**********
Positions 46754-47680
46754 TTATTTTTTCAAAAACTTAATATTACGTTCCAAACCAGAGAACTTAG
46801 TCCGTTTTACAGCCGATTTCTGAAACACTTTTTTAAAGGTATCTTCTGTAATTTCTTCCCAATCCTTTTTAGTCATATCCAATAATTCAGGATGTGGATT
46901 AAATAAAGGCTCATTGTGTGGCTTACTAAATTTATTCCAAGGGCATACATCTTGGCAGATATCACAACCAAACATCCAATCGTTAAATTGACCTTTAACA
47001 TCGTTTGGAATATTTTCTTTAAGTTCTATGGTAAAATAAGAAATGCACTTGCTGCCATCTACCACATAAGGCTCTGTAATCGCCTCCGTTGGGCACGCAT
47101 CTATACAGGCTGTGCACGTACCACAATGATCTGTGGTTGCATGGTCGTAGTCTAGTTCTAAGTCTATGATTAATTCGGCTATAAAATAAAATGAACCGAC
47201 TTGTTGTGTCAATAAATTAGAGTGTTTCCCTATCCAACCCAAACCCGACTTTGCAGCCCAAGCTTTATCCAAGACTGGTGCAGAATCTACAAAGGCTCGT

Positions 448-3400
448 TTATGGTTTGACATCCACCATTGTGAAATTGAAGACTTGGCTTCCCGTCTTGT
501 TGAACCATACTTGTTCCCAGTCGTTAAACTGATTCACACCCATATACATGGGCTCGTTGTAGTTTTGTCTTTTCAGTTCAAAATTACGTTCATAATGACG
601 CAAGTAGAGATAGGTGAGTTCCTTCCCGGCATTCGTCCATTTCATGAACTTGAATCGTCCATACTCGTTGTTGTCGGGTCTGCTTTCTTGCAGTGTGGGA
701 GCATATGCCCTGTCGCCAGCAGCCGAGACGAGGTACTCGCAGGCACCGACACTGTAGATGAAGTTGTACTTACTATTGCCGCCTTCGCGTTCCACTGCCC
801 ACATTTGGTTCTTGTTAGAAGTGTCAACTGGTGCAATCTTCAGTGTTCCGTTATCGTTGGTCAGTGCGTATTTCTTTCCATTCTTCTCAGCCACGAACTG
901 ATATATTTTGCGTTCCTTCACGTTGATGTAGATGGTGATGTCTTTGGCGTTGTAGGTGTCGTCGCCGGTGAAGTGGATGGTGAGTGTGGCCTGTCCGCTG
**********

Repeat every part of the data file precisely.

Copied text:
Positions 46754-47680
46754 TTATTTTTTCAAAAACTTAATATTACGTTCCAAACCAGAGAACTTAG
46801 TCCGTTTTACAGCCGATTTCTGAAACACTTTTTTAAAGGTATCTTCTGTAATTTCTTCCCAATCCTTTTTAGTCATATCCAATAATTCAGGATGTGGATT
46901 AAATAAAGGCTCATTGTGTGGCTTACTAAATTTATTCCAAGGGCATACATCTTGGCAGATATCACAACCAAACATCCAATCGTTAAATTGACCTTTAACA
47001 TCGTTTGGAATATTTTCTTTAAGTTCTATGGTAAAATAAGAAATGCACTTGCTGCCATCTACCACATAAGGCTCTGTAATCGCCTCCGTTGGGCACGCAT
47101 CTATACAGGCTGTGCACGTACCACAATGATCTGTGGTTGCATGGTCGTAGTCTAGTTCTAAGTCTATGATTAATTCGGCTATAAAATAAAATGAACCGAC
47201 TTGTTGTGTCAATAAATTAGAGTGTTTCCCTATCCAACCCAAACCCGACTTTGCAGCCCAAGCTTTATCCAAGACTGGTGCAGAATCTACAAAGGCTCGT

Positions 448-3400
448 TTATGGTTTGACATCCACCATTGTGAAATTGAAGACTTGGCTTCCCGTCTTGT
501 TGAACCATACTTGTTCCCAGTCGTTAAACTGATTCACACCCATATACATGGGCTCGTTGTAGTTTTGTCTTTTCAGTTCAAAATTACGTTCATAATGACG
601 CAAGTAGAGATAGGTGAGTTCCTTCCCGGCATTCGTCCATTTCATGAACTTGAATCGTCCATACTCGTTGTTGTCGGGTCTGCTTTCTTGCAGTGTGGGA
701 GCATATGCCCTGTCGCCAGCAGCCGAGACGAGGTACTCGCAGGCACCGACACTGTAGATGAAGTTGTACTTACTATTGCCGCCTTCGCGTTCCACTGCCC
801 ACATTTGGTTCTTGTTAGAAGTGTCAACTGGTGCAATCTTCAGTGTTCCGTTATCGTTGGTCAGTGCGTATTTCTTTCCATTCTTCTCAGCCACGAACTG
901 ATATATTTTGCGTTCCTTCACGTTGATGTAGATGGTGATGTCTTTGGCGTTGTAGGTGTCGTCGCCGGTGAAGTGGATGGTGAGTGTGGCCTGTCCGCTG